The musicians just clicked, he said. “It was fantastic. Tom is a real special musician. Even before he plays a note, he creates a vibe with the music. One of the things I remember about that is how focused he is and everything he plays is meaningful. So it was great and everyone sounded great.”

It says something about the strength of the compositions that they can be treated a number of different ways. So what you hear on my small band records is one vision of how that tune might work, which is mine. And that changes from performance to performance as well. And with the big band writers, that's their vision of where they want to go with the composition and I really welcome that kind of input and creativity.
– Kirk MacDonald

One of the newer pieces, “Shadows”, was inspired by a relative's experience with cancer. While the relative was being treated for one cancer, doctors discovered shadows on his lungs.

“Greenwich Time” is a tribute to Canadian jazz guitar master Sonny Greenwich. “I had a chance to play with him a bit over the years which has been influential. He was very important for me in my younger years here. When I got a chance to play with him a few times, that was a very important experience for me.”

“Mackrel's Groove” is dedicated to drummer Dennis Mackrel and MacDonald was delighted to be able to play it with him. “We play similar types of tunes and tempos and stuff. Just thinking about the way he played certain things like that was very helpful in that tune coming together for me.”

And “Eleven” is an example of harmonic symmetry. It's “sort of a tribute to Bill Evans” because it was inspired by many of the harmonic colours which Evans used.

Letting other musicians reenvision his compositions

Several of the songs – for example, “Eleven” and “Greenwich Time” – have also been recorded by MacDonald's big bands. But he said their original conception was for quintet, and they sound quite different with the smaller group.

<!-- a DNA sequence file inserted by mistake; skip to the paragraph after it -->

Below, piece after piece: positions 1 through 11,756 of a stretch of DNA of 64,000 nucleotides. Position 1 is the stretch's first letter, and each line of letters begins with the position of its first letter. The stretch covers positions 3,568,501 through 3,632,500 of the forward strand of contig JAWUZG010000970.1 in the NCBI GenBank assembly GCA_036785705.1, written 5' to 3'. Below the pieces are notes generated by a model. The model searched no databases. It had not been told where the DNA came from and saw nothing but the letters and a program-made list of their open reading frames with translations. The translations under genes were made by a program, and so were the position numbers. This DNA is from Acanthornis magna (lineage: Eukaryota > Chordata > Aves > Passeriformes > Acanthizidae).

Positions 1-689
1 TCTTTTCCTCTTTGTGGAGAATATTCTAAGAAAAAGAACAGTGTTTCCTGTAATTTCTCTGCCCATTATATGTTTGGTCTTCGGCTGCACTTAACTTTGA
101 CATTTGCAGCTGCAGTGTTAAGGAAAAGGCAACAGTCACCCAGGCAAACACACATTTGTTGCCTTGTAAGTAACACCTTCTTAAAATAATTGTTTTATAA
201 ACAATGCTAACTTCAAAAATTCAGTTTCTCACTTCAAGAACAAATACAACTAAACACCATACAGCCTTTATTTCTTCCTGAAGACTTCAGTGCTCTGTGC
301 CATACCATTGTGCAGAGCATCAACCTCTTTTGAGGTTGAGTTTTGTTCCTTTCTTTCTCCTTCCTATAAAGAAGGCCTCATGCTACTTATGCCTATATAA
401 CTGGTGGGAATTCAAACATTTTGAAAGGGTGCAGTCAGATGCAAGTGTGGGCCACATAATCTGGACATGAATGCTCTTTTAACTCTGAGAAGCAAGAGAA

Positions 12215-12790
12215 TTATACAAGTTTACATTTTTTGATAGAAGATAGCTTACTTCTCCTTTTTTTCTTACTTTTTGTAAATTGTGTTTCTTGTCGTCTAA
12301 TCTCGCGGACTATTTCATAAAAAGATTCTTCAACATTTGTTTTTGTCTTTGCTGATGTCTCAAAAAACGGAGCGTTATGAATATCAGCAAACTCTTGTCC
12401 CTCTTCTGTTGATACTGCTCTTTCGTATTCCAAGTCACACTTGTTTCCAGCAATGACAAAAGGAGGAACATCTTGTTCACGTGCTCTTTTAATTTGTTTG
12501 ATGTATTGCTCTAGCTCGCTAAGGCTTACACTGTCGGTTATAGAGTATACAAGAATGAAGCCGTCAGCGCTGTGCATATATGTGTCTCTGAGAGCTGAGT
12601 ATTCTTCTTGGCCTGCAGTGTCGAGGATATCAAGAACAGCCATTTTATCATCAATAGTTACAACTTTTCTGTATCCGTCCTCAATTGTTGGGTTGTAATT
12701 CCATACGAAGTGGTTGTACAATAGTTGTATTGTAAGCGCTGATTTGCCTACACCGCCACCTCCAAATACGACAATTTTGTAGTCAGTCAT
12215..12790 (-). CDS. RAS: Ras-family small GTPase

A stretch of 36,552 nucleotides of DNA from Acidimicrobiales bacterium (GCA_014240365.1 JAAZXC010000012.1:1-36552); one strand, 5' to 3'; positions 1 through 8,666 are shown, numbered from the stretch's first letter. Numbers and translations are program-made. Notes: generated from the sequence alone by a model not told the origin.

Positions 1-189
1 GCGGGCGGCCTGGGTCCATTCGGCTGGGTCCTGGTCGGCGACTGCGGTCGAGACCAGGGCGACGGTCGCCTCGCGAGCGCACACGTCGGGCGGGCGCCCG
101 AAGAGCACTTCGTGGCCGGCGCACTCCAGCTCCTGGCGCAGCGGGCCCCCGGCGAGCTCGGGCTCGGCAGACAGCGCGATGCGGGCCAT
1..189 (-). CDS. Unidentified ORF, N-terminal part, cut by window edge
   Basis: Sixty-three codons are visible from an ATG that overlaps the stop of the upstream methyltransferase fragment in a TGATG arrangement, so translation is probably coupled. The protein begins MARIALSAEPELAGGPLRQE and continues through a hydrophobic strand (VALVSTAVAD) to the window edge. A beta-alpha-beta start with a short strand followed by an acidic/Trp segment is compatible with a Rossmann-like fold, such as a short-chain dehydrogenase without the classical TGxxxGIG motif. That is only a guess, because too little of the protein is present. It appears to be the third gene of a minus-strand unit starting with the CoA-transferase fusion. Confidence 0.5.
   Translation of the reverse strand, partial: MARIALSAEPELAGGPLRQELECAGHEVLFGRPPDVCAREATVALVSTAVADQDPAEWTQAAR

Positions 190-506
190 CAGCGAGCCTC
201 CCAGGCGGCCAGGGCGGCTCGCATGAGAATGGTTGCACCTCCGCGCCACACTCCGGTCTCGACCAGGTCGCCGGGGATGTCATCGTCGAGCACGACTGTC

That's because, for his big band, he hands over his tunes to other musicians to orchestrate. “[Montreal trumpeter] Joe Sullivan does a lot of writing for my big band. He basically rewrites everything, which is exactly why I love what he does. I'll give him a number of tunes to think about and he invariably will choose things that he feels he can do more with, himself. Joe almost totally rewrites the tune, and he's absolutely brilliant, what he does with it.”

Similarly, Terry Promane [of the Boss Brass] has orchestrated some of MacDonald's pieces: “it's closer to what I would do but just more weight with different colours available. So two very different approaches, and I try to say nothing about it. Occasionally I'll say, 'I need to feature P.J. Perry on something: why don't you do' ... something like that, but I try to just leave them to their own devices, learn the music, and interpret it as if it's their own composition.”

“So with the big band it's very different usually than what I write. And I like that fact because I think in some ways it says something about the strength of the compositions that they can be treated a number of different ways. So what you hear on my small band records is one vision of how that tune might work, which is mine. And that changes from performance to performance as well. And with the big band writers, that's their vision of where they want to go with the composition and I really welcome that kind of input and creativity because they usually go somewhere different than I would. So to me it breathes new life into things and keeps it fresh and interesting.”

    – Alayne McGregor